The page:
by Mario Rizzo
“And government spending is as good as anybody else’s.” Brad DeLong seems to think so. But the idea is only plausible because it has been repeated many times and because it is a politically convenient “truth.”
I think everyone would agree that we have a complex economy. There is a vast and intricate division of labor, specialization of industry, and interdependencies of a high order. But there is more. The division of labor is supplemented by a social division of knowledge and its corresponding “division of capital.” Capital is not a homogeneous mass nor is investment simply homogeneous addition to that mass. Specific capital goods are arranged in complementary groupings. These are constantly undergoing changes in response to local conditions. Under extraordinary circumstances, however, when the direction of production has been distorted by excessively low interest rate policies over several years, there are many capital groupings within industries and across industries that are inappropriate.
So when DeLong, among others, says that government spending is as good as private in restoring employment, he is speaking against the whole thrust of the principle of efficient resource allocation. The essence of our recessionary problem is not the fall in aggregate demand and the lack of business confidence that accompanies it. First, it is the misallocation of resources produced by excessive risk-taking and by excessive expansion of interest-sensitive sectors. (These were generated by excessively low interest rates over the past several years.) Second, it is the uncertainty that is natural to the discovery of more appropriate combinations of resources. Third, it is the endogenous uncertainty created by the fits and starts of stimulus, bailout and unclear monetary policies.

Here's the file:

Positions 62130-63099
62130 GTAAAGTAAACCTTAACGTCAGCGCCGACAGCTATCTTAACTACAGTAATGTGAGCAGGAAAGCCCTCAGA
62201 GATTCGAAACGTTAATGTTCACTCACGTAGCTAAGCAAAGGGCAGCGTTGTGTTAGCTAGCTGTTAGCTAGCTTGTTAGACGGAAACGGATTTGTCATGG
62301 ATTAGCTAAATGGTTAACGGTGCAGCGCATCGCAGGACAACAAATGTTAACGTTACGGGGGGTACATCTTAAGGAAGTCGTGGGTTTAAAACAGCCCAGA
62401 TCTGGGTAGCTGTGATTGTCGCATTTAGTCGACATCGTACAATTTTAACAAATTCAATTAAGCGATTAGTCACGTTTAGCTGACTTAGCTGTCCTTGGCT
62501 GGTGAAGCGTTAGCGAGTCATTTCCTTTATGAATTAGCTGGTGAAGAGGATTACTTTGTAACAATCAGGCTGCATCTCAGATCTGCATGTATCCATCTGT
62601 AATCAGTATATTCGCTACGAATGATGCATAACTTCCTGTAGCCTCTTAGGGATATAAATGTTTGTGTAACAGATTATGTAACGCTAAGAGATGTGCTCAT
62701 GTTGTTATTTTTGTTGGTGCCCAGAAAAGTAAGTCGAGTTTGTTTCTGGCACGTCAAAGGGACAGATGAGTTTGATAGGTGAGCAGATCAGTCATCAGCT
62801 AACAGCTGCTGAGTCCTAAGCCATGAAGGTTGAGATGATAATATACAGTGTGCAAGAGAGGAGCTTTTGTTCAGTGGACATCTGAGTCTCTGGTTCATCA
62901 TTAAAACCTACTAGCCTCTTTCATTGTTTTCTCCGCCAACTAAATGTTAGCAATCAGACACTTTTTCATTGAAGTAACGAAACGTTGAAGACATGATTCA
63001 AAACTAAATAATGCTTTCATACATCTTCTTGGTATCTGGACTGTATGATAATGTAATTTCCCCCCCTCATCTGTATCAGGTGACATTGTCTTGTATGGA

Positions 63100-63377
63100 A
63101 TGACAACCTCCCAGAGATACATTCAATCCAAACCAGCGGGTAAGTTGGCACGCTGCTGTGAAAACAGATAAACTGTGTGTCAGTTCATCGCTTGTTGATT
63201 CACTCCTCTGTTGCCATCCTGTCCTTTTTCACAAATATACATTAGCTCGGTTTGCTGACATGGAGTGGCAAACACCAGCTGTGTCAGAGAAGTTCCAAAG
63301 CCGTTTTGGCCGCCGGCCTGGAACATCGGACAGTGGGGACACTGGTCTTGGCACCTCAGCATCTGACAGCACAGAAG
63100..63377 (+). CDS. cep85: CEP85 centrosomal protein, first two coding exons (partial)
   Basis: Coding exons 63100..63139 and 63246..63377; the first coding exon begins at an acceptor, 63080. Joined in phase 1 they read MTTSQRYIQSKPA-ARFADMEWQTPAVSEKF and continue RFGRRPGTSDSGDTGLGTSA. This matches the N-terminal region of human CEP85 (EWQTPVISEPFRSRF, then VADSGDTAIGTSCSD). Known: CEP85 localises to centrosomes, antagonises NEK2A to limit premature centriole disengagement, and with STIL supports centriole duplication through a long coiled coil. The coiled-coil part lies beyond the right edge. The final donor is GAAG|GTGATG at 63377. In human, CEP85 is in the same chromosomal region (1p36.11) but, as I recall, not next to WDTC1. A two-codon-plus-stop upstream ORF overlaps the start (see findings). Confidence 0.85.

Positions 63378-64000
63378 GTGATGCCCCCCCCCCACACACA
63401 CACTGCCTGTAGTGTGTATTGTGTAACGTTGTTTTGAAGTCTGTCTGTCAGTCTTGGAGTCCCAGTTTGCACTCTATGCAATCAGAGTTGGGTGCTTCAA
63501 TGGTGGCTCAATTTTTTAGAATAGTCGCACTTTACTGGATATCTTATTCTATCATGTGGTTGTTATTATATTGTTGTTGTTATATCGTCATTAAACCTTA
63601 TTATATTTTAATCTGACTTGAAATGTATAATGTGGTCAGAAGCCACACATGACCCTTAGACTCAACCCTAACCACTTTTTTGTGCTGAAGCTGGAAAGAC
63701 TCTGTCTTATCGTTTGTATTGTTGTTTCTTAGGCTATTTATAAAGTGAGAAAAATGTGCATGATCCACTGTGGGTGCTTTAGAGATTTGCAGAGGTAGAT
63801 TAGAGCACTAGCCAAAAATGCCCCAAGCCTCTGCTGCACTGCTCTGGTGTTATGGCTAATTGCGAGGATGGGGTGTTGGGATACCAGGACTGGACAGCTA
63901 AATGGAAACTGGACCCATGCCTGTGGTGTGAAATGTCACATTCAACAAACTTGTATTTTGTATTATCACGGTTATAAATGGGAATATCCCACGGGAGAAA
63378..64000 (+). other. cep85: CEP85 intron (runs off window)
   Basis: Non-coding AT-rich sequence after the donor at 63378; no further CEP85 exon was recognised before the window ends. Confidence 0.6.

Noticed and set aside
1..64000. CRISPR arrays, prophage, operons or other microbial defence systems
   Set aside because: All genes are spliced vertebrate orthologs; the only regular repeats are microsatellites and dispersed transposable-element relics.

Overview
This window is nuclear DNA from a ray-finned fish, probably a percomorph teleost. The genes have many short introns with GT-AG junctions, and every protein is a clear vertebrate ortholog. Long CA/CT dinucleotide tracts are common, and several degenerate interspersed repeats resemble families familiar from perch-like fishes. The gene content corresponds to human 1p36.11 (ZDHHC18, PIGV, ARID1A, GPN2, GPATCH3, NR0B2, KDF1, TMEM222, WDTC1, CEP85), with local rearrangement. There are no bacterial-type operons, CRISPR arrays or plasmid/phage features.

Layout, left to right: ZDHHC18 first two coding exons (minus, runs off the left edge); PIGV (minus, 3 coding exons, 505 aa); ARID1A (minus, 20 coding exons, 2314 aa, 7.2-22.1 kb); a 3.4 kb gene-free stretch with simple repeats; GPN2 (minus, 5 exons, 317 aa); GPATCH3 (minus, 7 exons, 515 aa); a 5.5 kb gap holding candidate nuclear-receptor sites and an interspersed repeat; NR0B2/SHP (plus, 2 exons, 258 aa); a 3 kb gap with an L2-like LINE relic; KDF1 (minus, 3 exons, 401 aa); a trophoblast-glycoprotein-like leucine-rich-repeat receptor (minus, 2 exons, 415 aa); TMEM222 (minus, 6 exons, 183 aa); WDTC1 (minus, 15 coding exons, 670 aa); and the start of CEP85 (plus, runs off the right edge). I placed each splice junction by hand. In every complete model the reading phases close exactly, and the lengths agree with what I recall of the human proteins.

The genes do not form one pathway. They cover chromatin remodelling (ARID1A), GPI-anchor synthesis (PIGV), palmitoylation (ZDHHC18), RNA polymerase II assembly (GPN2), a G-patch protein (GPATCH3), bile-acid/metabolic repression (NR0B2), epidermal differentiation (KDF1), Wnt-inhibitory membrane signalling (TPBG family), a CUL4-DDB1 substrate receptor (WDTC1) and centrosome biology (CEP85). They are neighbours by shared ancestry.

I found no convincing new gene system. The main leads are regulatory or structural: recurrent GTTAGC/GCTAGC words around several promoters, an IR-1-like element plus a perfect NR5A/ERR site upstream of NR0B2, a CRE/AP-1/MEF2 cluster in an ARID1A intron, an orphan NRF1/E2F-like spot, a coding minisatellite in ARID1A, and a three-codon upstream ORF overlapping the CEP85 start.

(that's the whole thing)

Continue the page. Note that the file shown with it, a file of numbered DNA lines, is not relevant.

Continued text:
When government adds to investment as a result of fiscal stimulus or directed monetary expansion (like buying mortgage-backed securities, student loans, etc) it does not act as a super-entrepreneur who is trying to determine the efficient and sustainable direction of resources, including the allocation of capital goods. It spends according to economically irrelevant criteria of job creation, propping up over-expanded sectors, and preventing politically painful adjustments.
Such spending is counterproductive in the medium to long term. It is also unsustainable (once the stimulus stops) since it is not consistent with the preferences of consumers-savers-investors.
These considerations tell us that government spending isn’t equally as good as private. To argue otherwise, I suggest, is a mark of basic economic error.